Friday, November 7, 2008

FCC Czar selection pending

The man who has been tapped to play hatchet man for conservative talk radio is rumored to be none other than democrat DC lawyer Henry Rivera. Who is this guy you ask? He's a former FCC Commissioner under Reagan who resigned in frustration over the inability to obtain greater regulation of television programming for children. Here's an excerpt summary of his view on the matter found in a record of his testimony at a hearing before the House Subcommittee on Telecommunications, Consumer Protection and Finance:

At a meeting of the Albuquerque, New Mexico Bar
Association last November, Commissioner Rivera said that
"Broadcasters haven't been paying enough attention to the needs
of children. .. .the sad shape children's television is in today
serves to remind me that although reliance on market forces is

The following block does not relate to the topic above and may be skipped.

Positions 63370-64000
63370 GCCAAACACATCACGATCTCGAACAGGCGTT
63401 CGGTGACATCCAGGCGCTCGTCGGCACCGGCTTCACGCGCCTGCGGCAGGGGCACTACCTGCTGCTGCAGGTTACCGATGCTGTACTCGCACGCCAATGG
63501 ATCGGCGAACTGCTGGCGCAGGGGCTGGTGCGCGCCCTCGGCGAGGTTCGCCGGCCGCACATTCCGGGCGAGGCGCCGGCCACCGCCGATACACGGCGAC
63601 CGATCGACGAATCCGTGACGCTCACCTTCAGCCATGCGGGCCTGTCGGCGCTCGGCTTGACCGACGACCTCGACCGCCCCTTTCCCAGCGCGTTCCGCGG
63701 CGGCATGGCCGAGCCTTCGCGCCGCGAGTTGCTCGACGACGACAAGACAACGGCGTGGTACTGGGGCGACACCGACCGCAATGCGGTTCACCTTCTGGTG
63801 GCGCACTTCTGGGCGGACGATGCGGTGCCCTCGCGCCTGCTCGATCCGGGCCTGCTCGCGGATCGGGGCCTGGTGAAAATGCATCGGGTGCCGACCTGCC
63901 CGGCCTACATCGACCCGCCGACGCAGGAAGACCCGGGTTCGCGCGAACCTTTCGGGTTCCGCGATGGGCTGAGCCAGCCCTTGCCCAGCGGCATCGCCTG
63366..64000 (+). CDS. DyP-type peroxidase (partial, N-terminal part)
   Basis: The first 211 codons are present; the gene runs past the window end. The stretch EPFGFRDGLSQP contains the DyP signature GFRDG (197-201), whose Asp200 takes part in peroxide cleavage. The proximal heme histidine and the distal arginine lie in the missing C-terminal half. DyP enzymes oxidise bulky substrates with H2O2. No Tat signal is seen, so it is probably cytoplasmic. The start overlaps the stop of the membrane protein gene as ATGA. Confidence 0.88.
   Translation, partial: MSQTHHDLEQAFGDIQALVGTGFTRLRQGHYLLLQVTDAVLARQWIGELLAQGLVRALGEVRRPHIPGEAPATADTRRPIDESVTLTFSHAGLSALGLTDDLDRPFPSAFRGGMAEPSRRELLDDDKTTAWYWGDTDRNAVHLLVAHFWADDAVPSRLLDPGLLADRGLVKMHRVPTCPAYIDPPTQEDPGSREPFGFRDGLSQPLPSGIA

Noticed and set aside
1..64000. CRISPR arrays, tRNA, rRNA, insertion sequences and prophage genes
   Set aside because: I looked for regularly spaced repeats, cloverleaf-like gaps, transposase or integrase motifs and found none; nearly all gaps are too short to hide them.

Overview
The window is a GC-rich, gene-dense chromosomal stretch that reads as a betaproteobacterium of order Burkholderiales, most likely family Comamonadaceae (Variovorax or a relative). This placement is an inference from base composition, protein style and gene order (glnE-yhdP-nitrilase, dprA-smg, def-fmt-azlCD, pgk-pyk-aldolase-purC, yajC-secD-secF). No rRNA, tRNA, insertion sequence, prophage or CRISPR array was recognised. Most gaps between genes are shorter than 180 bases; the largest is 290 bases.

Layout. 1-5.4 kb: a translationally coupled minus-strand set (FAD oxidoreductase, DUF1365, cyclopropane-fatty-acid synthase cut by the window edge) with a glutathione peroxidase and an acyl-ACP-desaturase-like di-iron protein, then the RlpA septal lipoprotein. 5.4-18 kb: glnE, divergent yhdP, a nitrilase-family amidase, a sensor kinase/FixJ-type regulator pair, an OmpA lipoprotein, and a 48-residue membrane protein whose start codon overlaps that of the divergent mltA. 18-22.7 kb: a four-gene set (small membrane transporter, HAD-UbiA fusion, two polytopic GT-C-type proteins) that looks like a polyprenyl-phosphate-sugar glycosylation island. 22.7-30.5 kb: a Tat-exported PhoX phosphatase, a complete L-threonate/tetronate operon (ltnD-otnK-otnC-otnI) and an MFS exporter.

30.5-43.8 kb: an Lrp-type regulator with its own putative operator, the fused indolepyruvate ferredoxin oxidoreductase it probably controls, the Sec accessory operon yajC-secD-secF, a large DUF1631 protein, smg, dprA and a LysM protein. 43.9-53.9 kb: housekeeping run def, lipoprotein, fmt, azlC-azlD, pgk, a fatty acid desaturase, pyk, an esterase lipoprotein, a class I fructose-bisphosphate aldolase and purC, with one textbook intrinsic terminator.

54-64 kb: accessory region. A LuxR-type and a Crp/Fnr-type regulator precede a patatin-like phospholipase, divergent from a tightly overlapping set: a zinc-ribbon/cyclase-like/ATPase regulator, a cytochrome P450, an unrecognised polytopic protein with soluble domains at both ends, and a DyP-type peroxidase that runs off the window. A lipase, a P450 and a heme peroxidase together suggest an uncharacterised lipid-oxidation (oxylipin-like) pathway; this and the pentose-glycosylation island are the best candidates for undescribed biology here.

normally preferable to regulation, blind, unthinking or
rhetorical reliance on the marketplace is an abdication of our
duty to the public under the Communications Act."

If you read the testimony, you may agree that he was onto something. Look at the paltry offerings on Saturday morning television for children these days. A lot of offerings involve fantasy violence, which I argue is hardly appropriate for children of any age. While I may admire the stance of Mr. Rivera in this 1983 hearing, you can draw the conclusion that he has an over-arching interest in using government regulation to create a supposed balance as called for in the "Fairness Doctrine." Our only hope would be that Mr. Rivera realizes the fine line being walked with the First Amendment and that any subsequent action to pursue the Fairness Doctrine would subject both radio and television to the same standards so that cable news outlets like ONN (Obama News Network) and MSLSD enjoy the same wrath by Charles Schumer who somehow attempted to draw a common link between conservative talk radio and pornography.

I personally would like to see the Fairness Doctrine, if implemented, applied to public-funded PBS Commentator Bill Moyers.

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